300 is defined by what it’s not. It’s a retelling of the 480 B.C. Battle of Thermopylae, in which King Leonidas’s (Gerard Butler) 300 mighty Spartans fought off Xerxes’s (Rodrigo Santoro) gargantuan Persian army for three days before succumbing to defeat, that isn’t historically accurate. It’s a war flick that isn’t the least bit realistic. It’s a series of images that, despite being projected 24 frames per second on a theater screen, is such a distinctly digital creation that it isn’t really a film in any traditional sense of the term. And regardless of those cultural pundits who’ll likely try to analyze it through skewed conservative/liberal filters, it’s not a political allegory of any worth, the story’s oft-mentioned keywords (freedom, liberty, and slavery) left so ill-defined that they—and any ensuing interpretations involving them—cease to have substantive meaning. King Leonidas isn’t George W. Bush. Or Osama bin Laden. He’s just He-Man, leading his all-combat, no-emotion masters of the universe on a suicide mission to preserve every man’s right to a society where feeble children are discarded into skull-lined ravines, and the healthy ones are ripped from the bosoms of their mothers so they might have the honor of training to become brutal, emotionless killing machines.
There’s one more thing that 300 isn’t, and it’s the kick-ass piece of new-cinema pop art that its Frank Miller/Sin City pedigree and stunning trailer promised. Zack Snyder’s big-screen iteration of Miller’s acclaimed graphic novel is the latest hyper-stylized progeny of the blue screen, its blood, gore, and environments having been wholly created on computers, and with all due respect to Sky Captain and the World of Tomorrow, it may be the most wearisome one to date. Faithfully replicating its source material’s story and many of its actual artwork panels, the film also reproduces its infatuation with manliness—specifically, a type of machismo-ad-absurdum where chiseled studs stand around in flowing capes, posing like hybrids of Michelangelo’s David and WWE wrestlers, their bulging biceps and ripped abs shining in the sunlight while they talk and laugh about murder and death. Mushy displays of emotion are for the weak (or those boy-lovers, the Athenians!); punching each other senseless as a means of strengthening resolve and bringing purpose to life is for the strong. It’s like Fight Club without the tongue-in-cheek satire, a celebration of fascistic war and violence as noble and heroic that cribs, without a shameful bat of the eyelash, from Gladiator, Braveheart, and—in its horrific monsters, hunchbacks, and “immortal” bad guys—every video game that ever concluded a level with a giant boss battle.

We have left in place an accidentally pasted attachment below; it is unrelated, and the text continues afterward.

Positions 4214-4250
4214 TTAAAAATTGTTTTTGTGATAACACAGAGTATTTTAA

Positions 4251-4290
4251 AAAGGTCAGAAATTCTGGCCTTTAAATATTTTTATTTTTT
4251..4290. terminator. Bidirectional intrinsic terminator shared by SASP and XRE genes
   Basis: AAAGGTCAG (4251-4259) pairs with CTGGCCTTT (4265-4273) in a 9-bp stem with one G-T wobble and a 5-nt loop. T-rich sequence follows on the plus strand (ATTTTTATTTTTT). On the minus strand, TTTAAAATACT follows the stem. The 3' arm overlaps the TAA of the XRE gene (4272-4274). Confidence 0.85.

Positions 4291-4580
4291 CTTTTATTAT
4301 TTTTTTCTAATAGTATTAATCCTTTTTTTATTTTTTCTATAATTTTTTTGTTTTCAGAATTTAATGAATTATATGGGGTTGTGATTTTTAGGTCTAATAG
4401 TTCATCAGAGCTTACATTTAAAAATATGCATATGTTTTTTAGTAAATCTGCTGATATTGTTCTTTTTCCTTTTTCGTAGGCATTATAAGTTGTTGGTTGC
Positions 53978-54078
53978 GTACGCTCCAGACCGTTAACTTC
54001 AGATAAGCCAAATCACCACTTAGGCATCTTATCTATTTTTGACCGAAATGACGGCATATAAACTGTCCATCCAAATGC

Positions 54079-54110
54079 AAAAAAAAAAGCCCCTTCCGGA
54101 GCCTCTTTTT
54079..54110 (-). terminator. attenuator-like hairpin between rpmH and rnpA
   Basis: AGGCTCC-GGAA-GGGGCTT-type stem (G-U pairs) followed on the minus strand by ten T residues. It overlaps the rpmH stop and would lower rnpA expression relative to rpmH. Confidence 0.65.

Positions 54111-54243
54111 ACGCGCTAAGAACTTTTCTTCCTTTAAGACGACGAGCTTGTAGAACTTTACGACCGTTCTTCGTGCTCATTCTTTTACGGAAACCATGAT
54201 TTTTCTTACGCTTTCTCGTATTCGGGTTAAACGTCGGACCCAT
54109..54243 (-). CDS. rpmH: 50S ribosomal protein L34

Faced with the choice between bowing to the will of Xerxes—a baritone God-King who watches his military force’s conquering cross-continent trek from a throne carried by slaves and adorned with matching horse-head sculptures—or opposing certain subjugation, Leonidas shrugs off his political foes (namely, Dominic West’s Theron) and some fugly, perverted mutant mystics to mount a Greek resistance. This means luring Xerxes’s forces into the Hot Gates, a narrow pass that will negate the enemies’ numbers advantage, though it primarily involves more super-slow-motion than is reasonable. Snyder reduces and fiddles with camera speeds at such laughably alarming rates that the film comes to a virtual standstill, a compendium of bronzed and blackened tableaus of underwear model-ish men set against golden sunsets or splattered in crimson streaks. If 300 is a triumph, it’s only one of superficial aesthetics—a shot of Leonidas literally shielding himself from driving rain while watching Persian ships destroyed by titanic waves is, as with many other compositions, nothing shy of breathtaking. Yet Snyder attaches no larger significance to his arresting visuals. He’s only intent on eliciting “Whoa, dude!” reactions, of which there are fewer and fewer once it becomes clear that there’s nothing sustaining the centerpiece razzle-dazzle sequences except awful dialogue and no-dimensional characters.
Performances are given by pectoral muscles, Matrix-y fight scenes deliver sparse thrills, and femininity is shoehorned into this (often homoerotic) testosterone-a-thon via a half-nude oracle writhing about in willowy garments, fleeting softcore love scenes, and a time-filler subplot (not found in Miller’s original) in which Queen Gorgo (Lena Headey) clashes with corrupt politicos at home. All the while, not a second of it makes the least bit of lasting impact. For all its technical dexterity, blurring effects pop up whenever the director’s camera pans too quickly, an inconsistency that’s in tune with Snyder’s flip-flopping between Tyler Bates’s bombastic score and chugging heavy metal tunes, as well as narrative and thematic contradictions such as the reason-guided Leonidas slandering religion as backward and worthless, and then striking his best Jesus Christ pose for his deathbed portrait. Snyder attempts to offset these failings with endless snapshots of meticulously drawn CG splendor. Yet whereas in Sin City, such extreme cinematic artificiality instinctively mated with—and amplified—noir’s exaggerated passions, here it has the polar opposite effect, transforming familiar war movie moments into leaden, empty, fetishistic panoramas of action-figure gallantry and sacrifice. A cold synthetic invention, 300 catches the eye but leaves the heart indifferent—devoid of meaning, to be sure, but, more detrimentally, devoid of feeling.